This work was supported by grants from the National Foundation for Science and Technology Development (NAFOSTED) of Viet Nam awarded to HD-N and LN-N (DFG 106-NN.06-2016.78).
Conflict of Interest
The authors declare that the research was conducted in the absence of any commercial or financial relationships that could be construed as a potential conflict of interest.
All claims expressed in this article are solely those of the authors and do not necessarily represent those of their affiliated organizations, or those of the publisher, the editors and the reviewers. Any product that may be evaluated in this article, or claim that may be made by its manufacturer, is not guaranteed or endorsed by the publisher.
We are grateful to Yuanyuan Feng and Meredith Meyer for their assistance with sampling in the field.
The Supplementary Material for this article can be found online at: https://www.frontiersin.org/articles/10.3389/fmicb.2021.737484/full#supplementary-material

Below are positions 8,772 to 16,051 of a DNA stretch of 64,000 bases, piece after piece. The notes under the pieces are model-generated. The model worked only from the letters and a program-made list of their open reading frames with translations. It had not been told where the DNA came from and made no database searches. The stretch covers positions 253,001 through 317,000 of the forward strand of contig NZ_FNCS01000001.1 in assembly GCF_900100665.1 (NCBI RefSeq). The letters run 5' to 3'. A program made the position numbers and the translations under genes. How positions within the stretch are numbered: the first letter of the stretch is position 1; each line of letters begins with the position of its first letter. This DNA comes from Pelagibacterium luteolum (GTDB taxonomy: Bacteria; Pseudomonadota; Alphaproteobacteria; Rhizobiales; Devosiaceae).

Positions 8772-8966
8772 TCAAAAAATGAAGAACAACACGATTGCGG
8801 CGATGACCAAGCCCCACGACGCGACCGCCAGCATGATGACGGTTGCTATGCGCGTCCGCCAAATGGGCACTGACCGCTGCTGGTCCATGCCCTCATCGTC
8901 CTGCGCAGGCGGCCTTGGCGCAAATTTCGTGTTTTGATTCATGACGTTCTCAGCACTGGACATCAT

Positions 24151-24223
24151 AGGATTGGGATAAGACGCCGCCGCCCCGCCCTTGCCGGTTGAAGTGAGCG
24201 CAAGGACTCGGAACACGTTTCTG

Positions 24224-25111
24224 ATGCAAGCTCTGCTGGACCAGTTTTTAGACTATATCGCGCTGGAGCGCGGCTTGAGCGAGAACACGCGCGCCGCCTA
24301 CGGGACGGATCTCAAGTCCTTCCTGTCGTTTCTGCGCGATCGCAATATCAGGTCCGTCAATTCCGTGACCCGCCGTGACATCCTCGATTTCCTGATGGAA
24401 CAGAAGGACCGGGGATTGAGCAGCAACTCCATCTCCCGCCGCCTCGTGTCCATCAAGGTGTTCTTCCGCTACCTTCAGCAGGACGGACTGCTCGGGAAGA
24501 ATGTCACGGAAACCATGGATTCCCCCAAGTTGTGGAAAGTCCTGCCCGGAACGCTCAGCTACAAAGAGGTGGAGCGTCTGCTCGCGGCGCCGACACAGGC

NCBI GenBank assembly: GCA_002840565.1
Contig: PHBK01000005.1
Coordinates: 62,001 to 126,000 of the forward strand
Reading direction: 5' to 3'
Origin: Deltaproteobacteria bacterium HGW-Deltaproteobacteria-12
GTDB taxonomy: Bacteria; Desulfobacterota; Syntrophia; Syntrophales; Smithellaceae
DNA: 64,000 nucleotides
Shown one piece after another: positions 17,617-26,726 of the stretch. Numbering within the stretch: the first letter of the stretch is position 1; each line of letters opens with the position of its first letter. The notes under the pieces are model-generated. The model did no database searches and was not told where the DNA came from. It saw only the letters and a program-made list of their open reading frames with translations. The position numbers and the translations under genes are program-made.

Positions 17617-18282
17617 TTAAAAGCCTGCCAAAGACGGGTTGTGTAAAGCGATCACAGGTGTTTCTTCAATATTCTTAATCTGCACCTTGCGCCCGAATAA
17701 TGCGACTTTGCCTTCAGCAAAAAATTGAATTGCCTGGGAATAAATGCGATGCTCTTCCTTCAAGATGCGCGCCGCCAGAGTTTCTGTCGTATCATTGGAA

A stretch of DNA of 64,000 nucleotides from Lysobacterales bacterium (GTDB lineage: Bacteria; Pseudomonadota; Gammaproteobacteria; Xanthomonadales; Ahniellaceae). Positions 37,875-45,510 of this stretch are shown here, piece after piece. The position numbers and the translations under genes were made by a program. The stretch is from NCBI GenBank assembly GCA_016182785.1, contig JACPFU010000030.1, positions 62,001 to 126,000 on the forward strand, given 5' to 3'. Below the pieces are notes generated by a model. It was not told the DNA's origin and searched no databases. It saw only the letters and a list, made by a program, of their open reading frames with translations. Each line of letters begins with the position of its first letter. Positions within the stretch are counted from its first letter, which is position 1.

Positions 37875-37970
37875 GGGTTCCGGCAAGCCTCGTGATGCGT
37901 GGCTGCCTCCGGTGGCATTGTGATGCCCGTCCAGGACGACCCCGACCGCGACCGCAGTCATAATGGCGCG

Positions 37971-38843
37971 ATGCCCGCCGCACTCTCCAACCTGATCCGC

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Keywords: bacterial consortia, colony, colonial envelope, 16S rRNA, microenvironment, Phaeocystis globosa
Citation: Zhu Z, Meng R, Smith Jr. WO, Doan-Nhu H, Nguyen-Ngoc L and Jiang X (2021) Bacterial Composition Associated With Giant Colonies of the Harmful Algal Species Phaeocystis globosa . Front. Microbiol. 12:737484. doi: 10.3389/fmicb.2021.737484
Edited by:Shengwei Hou, University of Southern California, United States
Copyright © 2021 Zhu, Meng, Smith, Doan-Nhu, Nguyen-Ngoc and Jiang. This is an open-access article distributed under the terms of the Creative Commons Attribution License (CC BY). The use, distribution or reproduction in other forums is permitted, provided the original author(s) and the copyright owner(s) are credited and that the original publication in this journal is cited, in accordance with accepted academic practice. No use, distribution or reproduction is permitted which does not comply with these terms.
*Correspondence: Zhu Zhu, firstname.lastname@example.org